Memorandum by Tesco (PGP 51)
PLANNING GREEN PAPER
1. Tesco is the UK's largest retailer and
one of the largest users of the planning system. Last year we
submitted several hundred planning applications, ranging from
superstores to signage, and have dealt with every local planning
authority in England. Our professional planners work daily with
the planning system and are familiar with its strengths and weaknesses.
2. Tesco is also a major contributor to
UK regeneration (physical, social and economic), which is a key
driver of the UK economy. We create 10,000 jobs every year. 90
per cent of our developments are on brownfield sites. We are,
therefore, well qualified to comment on the effectiveness of the
3. Tesco is grateful for the opportunity
to respond to the questions raised by the Select Committee. We
have separately responded to the Government's Planning Green Paper
and daughter documents, and a copy of our response can be found
on the Tesco web site www.tesco.com/corporateinfo
4. Tesco supports the plan-led system. Plans
can set out a vision for, and describe the intended use of, land
in an area.
5. However, the current plan-led system
has several weaknesses. These contribute to a planning system
that is slow, bureaucratic and inflexible. This frustrates and
delays development, particularly commercial development.
6. Development plan coverage across England
is still not complete. Those plans that have been adopted are
becoming increasingly out-of-date, with little chance of immediate
7. The failure of the plan-led system stems
from the time taken by local authorities to get to grips with
the approach required to draft their development plans. Many plans
were too detailed and therefore generated too many objections,
resulting in enormous and time-consuming local plan inquiries.
8. We believe that most local planning authorities
do not devote sufficient resources to the development plan process
to enable it to operate efficiently and quickly. There are delays
at every stage at the process, for example in the consideration
of objections, and in the publication of sensible pre-inquiry
modifications to overcome objections.
9. Delay is also caused by the multi-layered
development plan system. Structure plans are not progressed until
regional policy is reviewed and local plans cannot progress until
structure plans are approved. Objections by local planning authorities,
to each other's plans, also causes delays. This is less common
where Unitary Development Plans are prepared.
10. The Government's proposals in the Green
Paper for Local Development Frameworks (LDFs) should, in principle,
address many of the issues around local plans. This is providing
LDFs are simple and straightforward, setting national and regional
policy in a local context, the other tiers of planning function
well and the correct resources are made available. We have some
doubts that these provisos will be met (see other comments below).
11. We have a number of specific comments
on the Government's proposals for Local Development Frameworks:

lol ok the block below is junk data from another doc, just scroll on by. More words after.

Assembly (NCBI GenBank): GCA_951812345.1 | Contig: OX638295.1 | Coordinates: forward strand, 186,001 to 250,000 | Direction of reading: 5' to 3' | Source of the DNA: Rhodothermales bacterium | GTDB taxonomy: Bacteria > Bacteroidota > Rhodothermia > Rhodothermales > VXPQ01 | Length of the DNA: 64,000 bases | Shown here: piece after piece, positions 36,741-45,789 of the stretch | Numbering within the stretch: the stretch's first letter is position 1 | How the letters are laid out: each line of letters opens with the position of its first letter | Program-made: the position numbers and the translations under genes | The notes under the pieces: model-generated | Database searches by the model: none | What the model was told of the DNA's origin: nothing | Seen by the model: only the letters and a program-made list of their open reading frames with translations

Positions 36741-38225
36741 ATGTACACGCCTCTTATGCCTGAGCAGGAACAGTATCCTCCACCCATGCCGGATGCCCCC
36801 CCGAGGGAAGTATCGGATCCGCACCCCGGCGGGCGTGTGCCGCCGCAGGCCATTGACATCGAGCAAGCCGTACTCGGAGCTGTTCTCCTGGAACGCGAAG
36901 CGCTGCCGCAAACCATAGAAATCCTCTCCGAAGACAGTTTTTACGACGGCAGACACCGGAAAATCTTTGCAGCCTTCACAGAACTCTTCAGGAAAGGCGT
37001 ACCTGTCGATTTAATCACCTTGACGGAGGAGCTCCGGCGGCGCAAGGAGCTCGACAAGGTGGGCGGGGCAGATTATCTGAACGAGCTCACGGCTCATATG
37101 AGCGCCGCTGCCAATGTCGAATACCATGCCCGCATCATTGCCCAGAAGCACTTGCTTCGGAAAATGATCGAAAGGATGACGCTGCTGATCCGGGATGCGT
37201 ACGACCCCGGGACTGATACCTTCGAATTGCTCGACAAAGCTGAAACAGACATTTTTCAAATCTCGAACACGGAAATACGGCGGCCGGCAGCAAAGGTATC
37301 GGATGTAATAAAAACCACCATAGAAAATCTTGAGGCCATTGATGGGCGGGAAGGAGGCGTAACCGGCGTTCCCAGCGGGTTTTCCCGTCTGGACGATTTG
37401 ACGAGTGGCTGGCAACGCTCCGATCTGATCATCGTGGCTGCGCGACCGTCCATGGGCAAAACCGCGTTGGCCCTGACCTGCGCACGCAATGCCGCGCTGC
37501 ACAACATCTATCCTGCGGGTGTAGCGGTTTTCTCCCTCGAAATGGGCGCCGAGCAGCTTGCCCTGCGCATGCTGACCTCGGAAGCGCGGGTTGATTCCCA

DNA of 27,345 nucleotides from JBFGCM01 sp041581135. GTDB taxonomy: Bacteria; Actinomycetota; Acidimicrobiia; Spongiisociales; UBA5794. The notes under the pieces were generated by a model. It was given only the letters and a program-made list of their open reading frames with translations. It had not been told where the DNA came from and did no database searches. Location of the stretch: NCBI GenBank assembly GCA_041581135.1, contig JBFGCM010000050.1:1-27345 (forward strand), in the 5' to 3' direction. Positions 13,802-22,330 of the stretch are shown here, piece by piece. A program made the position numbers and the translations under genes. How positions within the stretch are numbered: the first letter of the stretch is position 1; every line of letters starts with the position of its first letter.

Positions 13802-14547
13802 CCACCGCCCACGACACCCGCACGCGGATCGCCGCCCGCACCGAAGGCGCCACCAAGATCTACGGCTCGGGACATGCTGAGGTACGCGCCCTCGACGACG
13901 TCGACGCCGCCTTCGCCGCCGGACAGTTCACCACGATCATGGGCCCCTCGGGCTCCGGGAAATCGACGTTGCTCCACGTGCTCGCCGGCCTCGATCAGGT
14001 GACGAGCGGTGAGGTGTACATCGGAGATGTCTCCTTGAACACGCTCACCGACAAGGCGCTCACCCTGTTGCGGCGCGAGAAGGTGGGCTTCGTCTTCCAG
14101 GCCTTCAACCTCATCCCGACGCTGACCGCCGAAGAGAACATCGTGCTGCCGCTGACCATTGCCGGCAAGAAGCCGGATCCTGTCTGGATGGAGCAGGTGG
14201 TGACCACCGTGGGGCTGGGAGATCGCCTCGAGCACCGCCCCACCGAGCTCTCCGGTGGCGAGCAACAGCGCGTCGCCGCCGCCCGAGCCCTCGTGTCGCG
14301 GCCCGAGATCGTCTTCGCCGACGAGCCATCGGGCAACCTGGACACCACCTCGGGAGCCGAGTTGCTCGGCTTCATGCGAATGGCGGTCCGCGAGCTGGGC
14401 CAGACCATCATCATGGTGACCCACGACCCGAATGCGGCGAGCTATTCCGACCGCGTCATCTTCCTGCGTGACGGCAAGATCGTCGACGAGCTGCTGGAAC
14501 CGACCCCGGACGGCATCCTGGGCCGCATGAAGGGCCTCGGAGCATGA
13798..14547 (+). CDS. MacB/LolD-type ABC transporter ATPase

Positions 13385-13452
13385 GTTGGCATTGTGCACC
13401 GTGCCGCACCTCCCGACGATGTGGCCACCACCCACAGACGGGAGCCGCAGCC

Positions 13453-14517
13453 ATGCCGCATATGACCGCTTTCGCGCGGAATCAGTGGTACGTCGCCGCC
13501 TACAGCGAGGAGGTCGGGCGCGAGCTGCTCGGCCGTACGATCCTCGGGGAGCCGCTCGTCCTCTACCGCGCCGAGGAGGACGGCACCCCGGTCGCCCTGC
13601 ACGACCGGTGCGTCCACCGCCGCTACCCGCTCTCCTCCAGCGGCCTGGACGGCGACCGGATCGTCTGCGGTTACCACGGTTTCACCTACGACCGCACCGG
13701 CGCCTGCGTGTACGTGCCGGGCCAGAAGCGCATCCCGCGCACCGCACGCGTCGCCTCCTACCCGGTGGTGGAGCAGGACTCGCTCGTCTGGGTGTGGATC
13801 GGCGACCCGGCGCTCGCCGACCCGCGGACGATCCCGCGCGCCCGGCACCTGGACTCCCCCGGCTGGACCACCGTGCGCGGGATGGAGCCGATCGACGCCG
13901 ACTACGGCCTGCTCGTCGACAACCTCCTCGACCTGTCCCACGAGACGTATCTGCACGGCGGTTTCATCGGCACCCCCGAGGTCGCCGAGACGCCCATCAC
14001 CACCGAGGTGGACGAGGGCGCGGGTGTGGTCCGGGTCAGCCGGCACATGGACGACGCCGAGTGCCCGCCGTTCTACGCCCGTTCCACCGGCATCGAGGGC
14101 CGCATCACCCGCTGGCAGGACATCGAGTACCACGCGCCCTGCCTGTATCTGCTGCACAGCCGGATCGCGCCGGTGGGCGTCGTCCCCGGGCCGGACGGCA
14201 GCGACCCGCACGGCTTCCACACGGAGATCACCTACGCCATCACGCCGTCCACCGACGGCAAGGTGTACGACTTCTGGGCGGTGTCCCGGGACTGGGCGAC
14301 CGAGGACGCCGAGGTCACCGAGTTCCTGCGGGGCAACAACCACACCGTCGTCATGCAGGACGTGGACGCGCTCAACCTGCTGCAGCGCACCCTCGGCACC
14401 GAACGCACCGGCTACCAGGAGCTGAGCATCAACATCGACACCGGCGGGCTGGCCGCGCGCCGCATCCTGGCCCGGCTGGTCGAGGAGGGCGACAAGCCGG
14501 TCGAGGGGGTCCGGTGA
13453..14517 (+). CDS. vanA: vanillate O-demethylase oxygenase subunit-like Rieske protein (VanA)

(a) We support the creation of a streamlined
planning system based on national, regional and local policy.
We believe that, once a regional structure is fully functioning,
any attempt to allow counties to keep their planning powers would
create unacceptable layers of bureaucracy.
(b) We are concerned that the role of community
strategies, and their relationship to the LDF, is unclear. We
believe that there is a risk of unnecessary and confusing multiple
layers of community consultation. We welcome a clear statement
by the Government of the intended linkage between the plans and
description as to how the system will work in practice.
(c) Action Plans are important for significant
major developments and are useful tools for enabling a swift regeneration
of urban areas. However, we are concerned that the Government's
proposals could lead to a proliferation of action plans. They
should be specific tools, used sparingly.
(d) The most important requirement for a
plan-led system is that relevant plans should exist. It is essential
that handling targets be applied to LDFs. If this is not done,
scarce resources within authorities will be diverted away from
policy formulation into achieving the public targets. Guidelines
are not enough.
(e) We welcome the proposal that LDFs should
be regularly updated. It is crucial in a plan-led system that
these documents reflect all the latest changes, both in national
policy and in local situation. However, if review periods are
too short, there is a risk that there will be a constant state
of flux. If confusion and inefficiency is to be avoided, a careful
balance needs to be struck in setting review cycles for community
strategies, action plans and LDFs.
(f) The new LDF framework will not be effective
if there is inadequate engagement with the community. Tesco is
committed to community involvement. Our business depends crucially
upon listening to, and delivering the needs of, our customers.
Engaging communities, most of whom may be at best ambivalent to